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Wednesday, September 5, 2012

Car congestion driving up CO2 levels

Mumbai: Bumper-to-bumper traffic in Mumbai is not only pushing up citizens' frustration levels, it is also increasing vehicular emissions on key routes in the city by 33% to 75% during peak traffic hours. 

    A study prepared by the National Environmental Engineering Research Institute (NEERI) which will be released on Thursday shows that travelling from Worli to Chembur after 6pm makes a petrol car guzzle nearly twice as much fuel as during off-peak hours. This doubles the vehicle's carbon dioxide emissions from 390gm, during the trip, to 780gm. 
    The study says that the Mumbai Metropolitan Region will be in grave peril by 2050 if cars keep hitting its roads at the same rate as today. Going by projections, by that time, particulate matter (PM10) emissions in Mumbai from vehicles will more than double—from an already high 1,583 tonnes per year to 3,666 tonnes—and so will nitrogen oxide (NO2) emissions.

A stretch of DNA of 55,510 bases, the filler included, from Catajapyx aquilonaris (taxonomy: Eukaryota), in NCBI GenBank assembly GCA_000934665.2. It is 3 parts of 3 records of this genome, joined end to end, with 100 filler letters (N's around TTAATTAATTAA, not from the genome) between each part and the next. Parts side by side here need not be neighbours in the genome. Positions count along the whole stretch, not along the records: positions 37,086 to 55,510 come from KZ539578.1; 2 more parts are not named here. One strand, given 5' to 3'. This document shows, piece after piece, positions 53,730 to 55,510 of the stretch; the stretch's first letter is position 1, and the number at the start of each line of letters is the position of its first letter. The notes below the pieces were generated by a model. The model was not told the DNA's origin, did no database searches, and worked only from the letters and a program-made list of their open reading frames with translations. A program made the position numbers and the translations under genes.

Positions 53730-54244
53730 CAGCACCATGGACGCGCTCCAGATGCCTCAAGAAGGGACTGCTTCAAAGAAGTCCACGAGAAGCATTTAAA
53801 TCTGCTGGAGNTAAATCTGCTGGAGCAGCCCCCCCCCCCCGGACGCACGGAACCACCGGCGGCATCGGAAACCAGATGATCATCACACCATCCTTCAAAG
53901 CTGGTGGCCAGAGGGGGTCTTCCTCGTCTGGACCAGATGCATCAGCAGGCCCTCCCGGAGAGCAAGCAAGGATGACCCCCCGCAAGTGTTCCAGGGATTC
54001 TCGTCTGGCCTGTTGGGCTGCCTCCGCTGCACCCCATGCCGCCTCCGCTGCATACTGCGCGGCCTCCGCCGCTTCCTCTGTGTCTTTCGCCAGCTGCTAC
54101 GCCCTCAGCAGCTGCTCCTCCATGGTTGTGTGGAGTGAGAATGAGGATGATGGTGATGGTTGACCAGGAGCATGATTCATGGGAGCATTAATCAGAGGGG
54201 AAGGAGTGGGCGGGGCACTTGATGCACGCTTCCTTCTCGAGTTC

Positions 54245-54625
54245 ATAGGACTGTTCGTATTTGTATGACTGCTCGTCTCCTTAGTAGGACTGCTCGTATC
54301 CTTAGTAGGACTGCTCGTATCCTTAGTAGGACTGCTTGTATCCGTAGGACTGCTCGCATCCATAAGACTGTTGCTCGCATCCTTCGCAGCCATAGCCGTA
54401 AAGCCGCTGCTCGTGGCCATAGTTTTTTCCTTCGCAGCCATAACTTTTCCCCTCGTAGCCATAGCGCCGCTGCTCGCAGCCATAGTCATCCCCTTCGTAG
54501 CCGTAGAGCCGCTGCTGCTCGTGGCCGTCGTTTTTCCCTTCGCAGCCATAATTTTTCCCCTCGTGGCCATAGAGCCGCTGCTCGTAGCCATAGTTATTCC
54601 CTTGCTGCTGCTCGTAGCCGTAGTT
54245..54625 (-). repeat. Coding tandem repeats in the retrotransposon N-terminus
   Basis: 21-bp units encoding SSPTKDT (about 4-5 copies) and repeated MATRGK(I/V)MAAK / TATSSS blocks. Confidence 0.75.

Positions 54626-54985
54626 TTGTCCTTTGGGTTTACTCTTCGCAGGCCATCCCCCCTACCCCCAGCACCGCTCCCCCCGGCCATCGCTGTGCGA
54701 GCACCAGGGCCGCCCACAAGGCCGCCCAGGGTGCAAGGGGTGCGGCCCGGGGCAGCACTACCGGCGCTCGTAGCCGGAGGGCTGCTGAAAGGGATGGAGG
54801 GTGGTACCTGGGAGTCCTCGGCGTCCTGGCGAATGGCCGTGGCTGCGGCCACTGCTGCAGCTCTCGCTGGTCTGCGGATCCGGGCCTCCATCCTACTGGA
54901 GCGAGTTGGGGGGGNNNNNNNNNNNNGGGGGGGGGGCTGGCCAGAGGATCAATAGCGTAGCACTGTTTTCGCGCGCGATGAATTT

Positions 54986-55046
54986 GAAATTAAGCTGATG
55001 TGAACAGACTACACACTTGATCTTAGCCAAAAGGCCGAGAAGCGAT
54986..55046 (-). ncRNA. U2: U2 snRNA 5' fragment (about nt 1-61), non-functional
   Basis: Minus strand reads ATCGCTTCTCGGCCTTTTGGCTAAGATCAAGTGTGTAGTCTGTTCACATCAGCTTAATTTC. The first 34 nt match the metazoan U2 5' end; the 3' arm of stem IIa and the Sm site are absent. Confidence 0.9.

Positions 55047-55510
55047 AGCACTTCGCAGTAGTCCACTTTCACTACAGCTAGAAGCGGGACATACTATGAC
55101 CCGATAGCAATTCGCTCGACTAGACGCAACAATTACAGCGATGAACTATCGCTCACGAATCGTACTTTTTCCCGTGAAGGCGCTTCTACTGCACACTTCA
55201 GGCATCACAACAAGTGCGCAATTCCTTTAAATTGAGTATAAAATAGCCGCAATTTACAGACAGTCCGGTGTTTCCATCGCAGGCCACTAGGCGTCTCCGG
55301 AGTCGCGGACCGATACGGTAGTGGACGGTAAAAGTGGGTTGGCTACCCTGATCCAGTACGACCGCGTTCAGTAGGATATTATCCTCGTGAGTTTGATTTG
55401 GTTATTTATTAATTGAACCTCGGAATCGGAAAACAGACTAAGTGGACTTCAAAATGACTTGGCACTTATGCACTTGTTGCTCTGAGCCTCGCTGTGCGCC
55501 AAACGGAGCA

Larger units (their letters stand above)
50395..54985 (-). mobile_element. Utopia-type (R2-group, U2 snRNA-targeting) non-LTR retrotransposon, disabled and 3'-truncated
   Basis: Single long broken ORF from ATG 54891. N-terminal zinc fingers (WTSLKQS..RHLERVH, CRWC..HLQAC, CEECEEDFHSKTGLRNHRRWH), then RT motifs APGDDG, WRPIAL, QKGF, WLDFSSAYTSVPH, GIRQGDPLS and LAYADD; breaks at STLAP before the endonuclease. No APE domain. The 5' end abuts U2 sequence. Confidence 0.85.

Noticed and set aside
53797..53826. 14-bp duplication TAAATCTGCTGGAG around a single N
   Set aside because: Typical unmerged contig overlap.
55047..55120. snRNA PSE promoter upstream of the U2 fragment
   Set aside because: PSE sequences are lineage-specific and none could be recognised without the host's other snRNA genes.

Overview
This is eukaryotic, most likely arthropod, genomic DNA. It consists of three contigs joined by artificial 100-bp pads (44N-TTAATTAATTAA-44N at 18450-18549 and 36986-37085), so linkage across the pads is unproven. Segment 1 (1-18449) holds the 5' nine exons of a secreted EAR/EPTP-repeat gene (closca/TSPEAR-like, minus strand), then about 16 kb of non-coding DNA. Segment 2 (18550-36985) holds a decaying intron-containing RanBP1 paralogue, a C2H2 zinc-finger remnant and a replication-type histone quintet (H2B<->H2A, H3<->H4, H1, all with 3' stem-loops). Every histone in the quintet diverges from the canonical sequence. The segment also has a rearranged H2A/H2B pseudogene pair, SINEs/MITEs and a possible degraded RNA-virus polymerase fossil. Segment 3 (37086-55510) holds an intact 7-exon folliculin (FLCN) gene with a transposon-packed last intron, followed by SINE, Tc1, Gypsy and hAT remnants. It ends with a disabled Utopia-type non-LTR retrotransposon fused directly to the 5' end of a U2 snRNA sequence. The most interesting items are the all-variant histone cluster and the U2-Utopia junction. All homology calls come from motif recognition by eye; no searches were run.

CHOKE-A-BLOCK IN THE CITY 

    Traffic jams send vehicular emissions 
on key routes soaring by up to 75% 
    For eg, a drive from CST to Parel takes nearly 22 minutes more during
peak hours. This means nearly two more litres of fuel 
    NEERI study says emissions of particulate matter and nitrogen will more than double, and that of carbon dioxide by 60% by 2050 
    Study shows pollutant load is 
highest in Mumbai, followed by Thane & Navi Mumbai

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